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Cátia Góis, Administrative Assistant

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Cátia Góis, Administrative Assistant

Cátia Góis works as an Administrative Assistant at Inventa International, supporting the team with the completion of all daily administrative procedures.

In this role Cátia also deals with the Intellectual Property assets renewal and application procedures, ensuring their correct and timely accomplishment, ensuring a high-quality service to our clients.

Due to her previous background, she also assists the team with translation related tasks.

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OPINION

The growth of trademarks in Angola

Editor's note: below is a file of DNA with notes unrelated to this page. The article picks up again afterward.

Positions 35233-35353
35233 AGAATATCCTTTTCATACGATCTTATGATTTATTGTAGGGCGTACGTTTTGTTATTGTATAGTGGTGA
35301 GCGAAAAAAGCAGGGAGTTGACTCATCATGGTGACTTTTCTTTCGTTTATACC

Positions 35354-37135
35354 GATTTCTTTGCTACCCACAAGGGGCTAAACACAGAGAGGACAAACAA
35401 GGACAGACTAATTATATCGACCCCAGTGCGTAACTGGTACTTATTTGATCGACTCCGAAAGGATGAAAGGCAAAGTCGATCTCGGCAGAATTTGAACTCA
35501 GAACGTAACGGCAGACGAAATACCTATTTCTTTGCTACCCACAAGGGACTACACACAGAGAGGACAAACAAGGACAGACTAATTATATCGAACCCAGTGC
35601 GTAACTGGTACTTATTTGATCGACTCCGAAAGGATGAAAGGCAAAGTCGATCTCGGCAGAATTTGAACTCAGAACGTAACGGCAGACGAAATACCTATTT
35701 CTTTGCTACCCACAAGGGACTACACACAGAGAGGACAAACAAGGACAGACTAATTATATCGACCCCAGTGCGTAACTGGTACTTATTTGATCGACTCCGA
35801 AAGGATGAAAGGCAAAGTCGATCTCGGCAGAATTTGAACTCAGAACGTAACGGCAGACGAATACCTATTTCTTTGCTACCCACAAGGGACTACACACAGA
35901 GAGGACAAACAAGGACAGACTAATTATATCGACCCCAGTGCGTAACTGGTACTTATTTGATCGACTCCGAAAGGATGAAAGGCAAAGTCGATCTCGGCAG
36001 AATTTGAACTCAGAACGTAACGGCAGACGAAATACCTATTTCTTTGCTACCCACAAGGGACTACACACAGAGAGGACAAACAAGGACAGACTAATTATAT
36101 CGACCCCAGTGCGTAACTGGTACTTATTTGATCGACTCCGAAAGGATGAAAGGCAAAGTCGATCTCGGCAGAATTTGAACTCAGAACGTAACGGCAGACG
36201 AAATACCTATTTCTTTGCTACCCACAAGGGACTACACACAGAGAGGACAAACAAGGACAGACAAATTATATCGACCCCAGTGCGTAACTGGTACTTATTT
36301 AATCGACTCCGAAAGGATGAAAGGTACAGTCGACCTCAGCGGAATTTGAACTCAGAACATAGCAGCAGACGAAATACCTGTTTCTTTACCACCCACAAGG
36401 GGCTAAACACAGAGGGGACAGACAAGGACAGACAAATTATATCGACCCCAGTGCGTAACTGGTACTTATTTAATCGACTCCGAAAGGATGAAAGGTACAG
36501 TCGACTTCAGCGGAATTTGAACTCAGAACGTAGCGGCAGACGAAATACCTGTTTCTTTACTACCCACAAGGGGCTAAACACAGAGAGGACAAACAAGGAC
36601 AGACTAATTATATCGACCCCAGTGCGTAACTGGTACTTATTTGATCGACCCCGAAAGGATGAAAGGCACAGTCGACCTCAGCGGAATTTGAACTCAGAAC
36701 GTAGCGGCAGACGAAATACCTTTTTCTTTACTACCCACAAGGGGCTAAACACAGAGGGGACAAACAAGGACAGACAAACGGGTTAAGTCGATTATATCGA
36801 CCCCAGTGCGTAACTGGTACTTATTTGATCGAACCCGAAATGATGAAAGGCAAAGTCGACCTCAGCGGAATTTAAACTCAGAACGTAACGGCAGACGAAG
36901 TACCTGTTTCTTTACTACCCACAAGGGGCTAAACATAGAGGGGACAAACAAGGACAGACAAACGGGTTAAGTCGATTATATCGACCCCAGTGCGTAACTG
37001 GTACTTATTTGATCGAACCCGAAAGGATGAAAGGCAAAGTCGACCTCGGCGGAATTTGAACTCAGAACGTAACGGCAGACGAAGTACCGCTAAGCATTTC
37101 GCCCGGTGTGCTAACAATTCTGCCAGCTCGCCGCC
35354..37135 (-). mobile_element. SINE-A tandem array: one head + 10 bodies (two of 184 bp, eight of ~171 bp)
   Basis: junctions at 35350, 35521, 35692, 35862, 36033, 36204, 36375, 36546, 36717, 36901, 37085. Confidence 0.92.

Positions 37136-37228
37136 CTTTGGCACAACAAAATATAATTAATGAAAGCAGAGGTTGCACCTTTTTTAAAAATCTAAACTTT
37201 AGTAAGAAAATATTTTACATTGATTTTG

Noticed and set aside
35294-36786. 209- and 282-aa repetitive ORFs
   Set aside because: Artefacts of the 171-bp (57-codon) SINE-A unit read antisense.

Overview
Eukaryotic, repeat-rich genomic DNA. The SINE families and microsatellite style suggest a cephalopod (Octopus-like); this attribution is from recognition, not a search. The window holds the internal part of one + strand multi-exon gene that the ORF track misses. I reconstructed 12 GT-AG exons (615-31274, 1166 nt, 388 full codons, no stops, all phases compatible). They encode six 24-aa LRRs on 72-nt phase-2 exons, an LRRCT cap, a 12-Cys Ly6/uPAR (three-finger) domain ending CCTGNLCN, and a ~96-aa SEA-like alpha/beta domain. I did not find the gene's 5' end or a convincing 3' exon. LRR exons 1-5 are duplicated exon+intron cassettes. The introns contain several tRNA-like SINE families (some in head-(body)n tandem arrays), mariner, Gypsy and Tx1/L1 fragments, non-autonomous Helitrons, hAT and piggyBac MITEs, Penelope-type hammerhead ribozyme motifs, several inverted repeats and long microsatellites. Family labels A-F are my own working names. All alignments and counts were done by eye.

Angola is one of many countries that recognises IP rights as an important contribution to a country’s social and economic development. It is a member of WIPO and adopted the Paris Convention for the Protection of Industrial Property. Further, Law 3/92 (published in the Official Gazette (9) on 28 February 1992) was the first piece of specific IP legislation in the country.   The following registration process for a trademark in Angola is simple and similar to procedures in many other jurisdictions: a request is filed before the Angolan Institute of Industrial Property; the application is published in the Industrial Property Bulletin; third parties have 60 days to file an opposition; the granting is published; and the registration certificate is issued. What the data reveals The authors examined data from WIPO to see the impact and the development of intellectual property in Angola. Figures show that – with the exception of the period from 2015 to 2017 – the number of trademark registrations has grown continuously since 1991. In 2016 and 2017, there were 18,543 and 21,435 trademarks in force in Angola, respectively. In 2018 this rose to 23,369. Data demonstrates that in 2018, more than 4,100 trademarks applications were filed, with more than 2,300 coming from national applicants. This is a 19% increase from 2017 figures, in which around 3,300 trademarks applications were filed. Next, the countries that are filing the most marks in Angola are as follows: United States (13.6%); China (9.7%); Portugal (7.5%); France (7.5%); and and South Korea (7%). On the other hand, the countries in which Angolan applicants are registering trademarks are as follows: China (19%); Brazil (11.7%); Pakistan (10.4%); and South Africa (9.8%). The most popular classes of product of the trademarks filed in Angola are as follows: Class 5 (9%), which is related to pharmaceutical products and other medical and veterinary preparations; Class 35 (8.4%), which includes advertising, business management and administration and office functions; Class 30 (6.6%), which considers food products of vegetable origin prepared for consumption or conservation; and Class 41 (5.9%), which concerns education, entertainment and sporting and cultural activities. WIPO has not yet released its data for 2019. Despite this, it is possible to take a look at the Industrial Property Bulletin and analyse the information available in order to identify several shifts. First, the nations that are registering the highest number of marks in Angola has changed slightly. The United States continues to be in first place, followed by China and Portugal. However, the United Kingdom now takes fourth place. Second, figures show that Class 35 (advertising, business management, administration and office functions) was the most popular, followed by Classes 3 (non-medicated cosmetics, toiletry preparations and dentifrices, perfumery, essential oils, bleaching preparations and other substances for laundry use), 33 (alcoholic beverages and alcoholic preparations for making beverages) and 30 (food products of vegetable origin prepared for consumption or conservation). The increase in the number of trademarks filed proves the interest of both national and international applicants in this country. This data not only proves growth, but also shows that Angola is actively investing in industrial property. Comment IP matters, which include trademark registrations, reflect a country’s performance. Working on and investing in industrial property can be a crucial factor for a company’s success,  it apart from its competitors as well as promoting and creating new business opportunities.   This is a co-published article, which was originally published in the World Trademark Review (WTR).

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